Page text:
Ineffable cardinal
Ineffable cardinals were introduced by Jensen and Kunen in [1] and arose out of their study of $\diamondsuit$ principles. An uncountable regular cardinal $\kappa$ is ineffable if for every sequence $\langle A_\alpha\mid \alpha<\kappa\rangle$ with $A_\alpha\subseteq \alpha$ there is $A\subseteq\kappa$ such that the set $S=\{\alpha<\kappa\mid A\cap \alpha=A_\alpha\}$ is stationary. Equivalently an uncountable regular $\kappa$ is ineffable if and only if for every function $F:[\kappa]^2\rightarrow 2$ there is a stationary $H\subseteq\kappa$ such that $F\upharpoonright [H]^2$ is constant [1]. This second characterization strengthens a characterization of weakly compact cardinals which requires that there exist such an $H$ of size $\kappa$.
If $\kappa$ is ineffable, then $\diamondsuit_\kappa$ holds and there cannot be a slim $\kappa$-Kurepa tree [1] . A $\kappa$-Kurepa tree is a tree of height $\kappa$ having levels of size less than $\kappa$ and at least $\kappa^+$-many branches. A $\kappa$-Kurepa tree is slim if every infinite level $\alpha$ has size at most $|\alpha|$.
Contents
Ineffable cardinals and the constructible universe
Ineffable cardinals are downward absolute to $L$. In $L$, an inaccessible cardinal $\kappa$ is ineffable if and only if there are no slim $\kappa$-Kurepa trees. Thus, for inaccessible cardinals, in $L$, ineffability is completely characterized using slim Kurepa trees. [1]
If $0^\sharp$ exists, then every Silver indiscernible is ineffable in $L$. [2]
Relations with other large cardinals
- Measurable cardinals are ineffable and stationary limits of ineffable cardinals.
- $\omega$-Erdős cardinals are stationary limits of ineffable cardinals, but not ineffable since they are $\Pi_1^1$-describable. [2]
- Ineffable cardinals are $\Pi^1_2$-indescribable [1].
- Ineffable cardinals are limits of totally indescribable cardinals. [1] ([3] for proof)
Weakly ineffable cardinal
Weakly ineffable cardinals (also called almost ineffable) were introduced by Jensen and Kunen in [1] as a weakening of ineffable cardinals. An uncountable regular cardinal $\kappa$ is weakly ineffable if for every sequence $\langle A_\alpha\mid \alpha<\kappa\rangle$ with $A_\alpha\subseteq \alpha$ there is $A\subseteq\kappa$ such that the set $S=\{\alpha<\kappa\mid A\cap \alpha=A_\alpha\}$ has size $\kappa$. If $\kappa$ is weakly ineffable, then $\diamondsuit_\kappa$ holds.
- Weakly ineffable cardinals are downward absolute to $L$. [1]
- Weakly ineffable cardinals are $\Pi_1^1$-indescribable. [1]
- Ineffable cardinals are limits of weakly ineffable cardinals.
- Weakly ineffable cardinals are limits of totally indescribable cardinals. [1] ([3] for proof)
Subtle cardinal
Subtle cardinals were introduced by Jensen and Kunen in [1] as a weakening of weakly ineffable cardinals. A uncountable regular cardinal $\kappa$ is subtle if for every for every $\langle A_\alpha\mid \alpha<\kappa\rangle$ with $A_\alpha\subseteq \alpha$ and every closed unbounded $C\subseteq\kappa$ there are $\alpha<\beta$ in $C$ such that $A_\beta\cap\alpha=A_\alpha$. If $\kappa$ is subtle, then $\diamondsuit_\kappa$ holds.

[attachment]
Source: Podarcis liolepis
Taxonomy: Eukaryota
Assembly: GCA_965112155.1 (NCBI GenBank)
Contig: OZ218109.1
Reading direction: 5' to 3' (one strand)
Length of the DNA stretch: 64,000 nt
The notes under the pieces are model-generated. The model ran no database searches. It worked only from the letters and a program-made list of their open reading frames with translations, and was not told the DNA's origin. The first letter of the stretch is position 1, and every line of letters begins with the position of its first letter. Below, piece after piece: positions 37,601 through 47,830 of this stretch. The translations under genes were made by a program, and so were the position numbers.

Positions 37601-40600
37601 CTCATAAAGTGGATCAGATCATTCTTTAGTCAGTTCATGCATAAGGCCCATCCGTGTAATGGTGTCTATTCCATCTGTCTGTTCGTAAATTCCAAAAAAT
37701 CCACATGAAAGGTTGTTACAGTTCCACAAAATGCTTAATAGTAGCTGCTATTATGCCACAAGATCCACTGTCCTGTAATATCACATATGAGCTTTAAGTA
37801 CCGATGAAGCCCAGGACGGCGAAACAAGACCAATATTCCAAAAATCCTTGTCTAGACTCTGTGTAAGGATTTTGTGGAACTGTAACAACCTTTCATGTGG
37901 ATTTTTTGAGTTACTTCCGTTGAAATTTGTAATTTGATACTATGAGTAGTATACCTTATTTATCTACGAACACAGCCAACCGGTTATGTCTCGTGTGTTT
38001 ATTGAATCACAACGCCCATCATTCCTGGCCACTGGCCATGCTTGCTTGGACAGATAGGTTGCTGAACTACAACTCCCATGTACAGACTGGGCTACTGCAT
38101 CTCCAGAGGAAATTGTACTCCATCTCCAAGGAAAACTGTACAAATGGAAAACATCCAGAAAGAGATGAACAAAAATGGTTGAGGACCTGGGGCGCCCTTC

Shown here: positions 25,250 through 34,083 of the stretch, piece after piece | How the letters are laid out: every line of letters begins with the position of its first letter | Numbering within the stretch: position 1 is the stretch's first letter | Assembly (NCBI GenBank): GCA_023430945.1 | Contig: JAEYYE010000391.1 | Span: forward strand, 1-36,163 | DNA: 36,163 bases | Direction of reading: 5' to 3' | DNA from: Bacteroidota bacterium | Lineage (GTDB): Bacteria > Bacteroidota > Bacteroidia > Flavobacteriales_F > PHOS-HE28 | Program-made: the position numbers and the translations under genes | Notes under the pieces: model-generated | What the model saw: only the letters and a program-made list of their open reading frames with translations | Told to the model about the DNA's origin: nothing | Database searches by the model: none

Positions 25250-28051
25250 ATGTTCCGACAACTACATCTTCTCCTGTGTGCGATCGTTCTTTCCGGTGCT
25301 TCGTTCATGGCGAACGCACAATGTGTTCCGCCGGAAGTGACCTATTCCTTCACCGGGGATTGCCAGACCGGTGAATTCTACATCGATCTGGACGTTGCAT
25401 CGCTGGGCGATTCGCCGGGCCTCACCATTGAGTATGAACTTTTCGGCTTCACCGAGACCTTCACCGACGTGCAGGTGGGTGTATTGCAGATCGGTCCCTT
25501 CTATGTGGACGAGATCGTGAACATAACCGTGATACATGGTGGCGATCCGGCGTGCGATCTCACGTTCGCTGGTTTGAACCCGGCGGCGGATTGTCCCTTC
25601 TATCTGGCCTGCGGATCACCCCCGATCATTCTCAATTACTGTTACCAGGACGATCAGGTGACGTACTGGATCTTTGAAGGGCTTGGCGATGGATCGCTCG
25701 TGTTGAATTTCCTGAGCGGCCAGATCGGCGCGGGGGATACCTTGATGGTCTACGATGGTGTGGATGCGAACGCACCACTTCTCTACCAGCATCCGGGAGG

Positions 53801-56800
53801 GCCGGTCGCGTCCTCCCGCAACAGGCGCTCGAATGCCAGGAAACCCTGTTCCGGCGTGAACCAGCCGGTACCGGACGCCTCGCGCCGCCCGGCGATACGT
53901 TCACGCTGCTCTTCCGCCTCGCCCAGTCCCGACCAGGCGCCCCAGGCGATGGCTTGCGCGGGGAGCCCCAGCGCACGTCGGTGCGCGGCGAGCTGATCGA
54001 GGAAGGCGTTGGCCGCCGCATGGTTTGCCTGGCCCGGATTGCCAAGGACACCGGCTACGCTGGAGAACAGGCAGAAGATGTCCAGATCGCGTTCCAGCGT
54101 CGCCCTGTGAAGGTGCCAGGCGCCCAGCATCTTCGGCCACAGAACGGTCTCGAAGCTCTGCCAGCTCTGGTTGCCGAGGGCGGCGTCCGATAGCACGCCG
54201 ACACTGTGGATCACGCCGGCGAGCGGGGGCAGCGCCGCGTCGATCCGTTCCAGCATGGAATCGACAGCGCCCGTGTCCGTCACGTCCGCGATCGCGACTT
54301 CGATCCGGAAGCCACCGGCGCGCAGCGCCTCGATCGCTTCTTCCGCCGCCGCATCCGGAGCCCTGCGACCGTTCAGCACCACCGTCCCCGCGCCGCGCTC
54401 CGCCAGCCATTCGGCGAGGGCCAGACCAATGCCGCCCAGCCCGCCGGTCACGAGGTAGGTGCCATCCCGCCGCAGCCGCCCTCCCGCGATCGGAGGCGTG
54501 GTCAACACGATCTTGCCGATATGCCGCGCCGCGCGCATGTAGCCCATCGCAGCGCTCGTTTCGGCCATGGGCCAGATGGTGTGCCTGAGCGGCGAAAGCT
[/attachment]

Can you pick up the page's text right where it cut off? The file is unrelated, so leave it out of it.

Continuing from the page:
- Subtle cardinals are downward absolute to $L$. [1]
- Weakly ineffable cardinals are limits of subtle cardinals. [1]
- Subtle cardinals are limits of totally indescribable cardinals. [1]
- The least subtle cardinal is not weakly compact as it is $\Pi_1^1$-describable.
- $\alpha$-Erdős cardinals are subtle. [1]
Completely ineffable cardinal
Completely ineffable cardinals were introduced in [3] as a strenthening of ineffable cardinals. Define that a collection $R\subseteq P(\kappa)$ is a stationary class if
- $R\neq\emptyset$,
- for all $A\in R$, $A$ is stationary in $\kappa$,
- if $A\in R$ and $B\supseteq A$, then $B\in R$.
A cardinal $\kappa$ is completely ineffable if there is a stationary class $R$ such that for every $A\in R$ and $F:[A]^2\to 2$, there is $H\in R$ such that $F\upharpoonright [H]^2$ is constant.
- Completely ineffable cardinals are downward absolute to $L$. [3]
- Completely ineffable cardinals are limits of ineffable cardinals. [3]
$n$-ineffable cardinal
The $n$-ineffable cardinals for $2\leq n<\omega$ were introduced by Baumgartner in [4] as a strengthening of ineffable cardinals. A cardinal is $n$-ineffable if for every function $F:[\kappa]^n\rightarrow 2$ there is a stationary $H\subseteq\kappa$ such that $F\upharpoonright [H]^n$ is constant. A cardinal $\kappa$ is totally ineffable if it is $n$-ineffable for every $n$.
- $2$-ineffable cardinals are exactly the ineffable cardinals.
- an $n+1$-ineffable cardinal is a stationary limit of $n$-ineffable cardinals. [4]
- a $1$-iterable cardinal is a stationary limit of totally ineffable cardinals. (this follows from material in [5])
References
- Jensen, Ronald and Kunen, Kenneth. Some combinatorial properties of $L$ and $V$. Unpublished, 1969. www bibtex
- Jech, Thomas J. Set Theory. Third, Springer-Verlag, Berlin, 2003. (The third millennium edition, revised and expanded) bibtex
- Abramson, Fred and Harrington, Leo and Kleinberg, Eugene and Zwicker, William. Flipping properties: a unifying thread in the theory of large cardinals. Ann Math Logic 12(1):25--58, 1977. MR bibtex
- Baumgartner, James. Ineffability properties of cardinals. I. Infinite and finite sets (Colloq., Keszthely, 1973; dedicated to P. Erdős on his 60th birthday), Vol. I, pp. 109--130. Colloq. Math. Soc. János Bolyai, Vol. 10, Amsterdam, 1975. MR bibtex
- Gitman, Victoria. Ramsey-like cardinals. The Journal of Symbolic Logic 76(2):519-540, 2011. www arχiv MR bibtex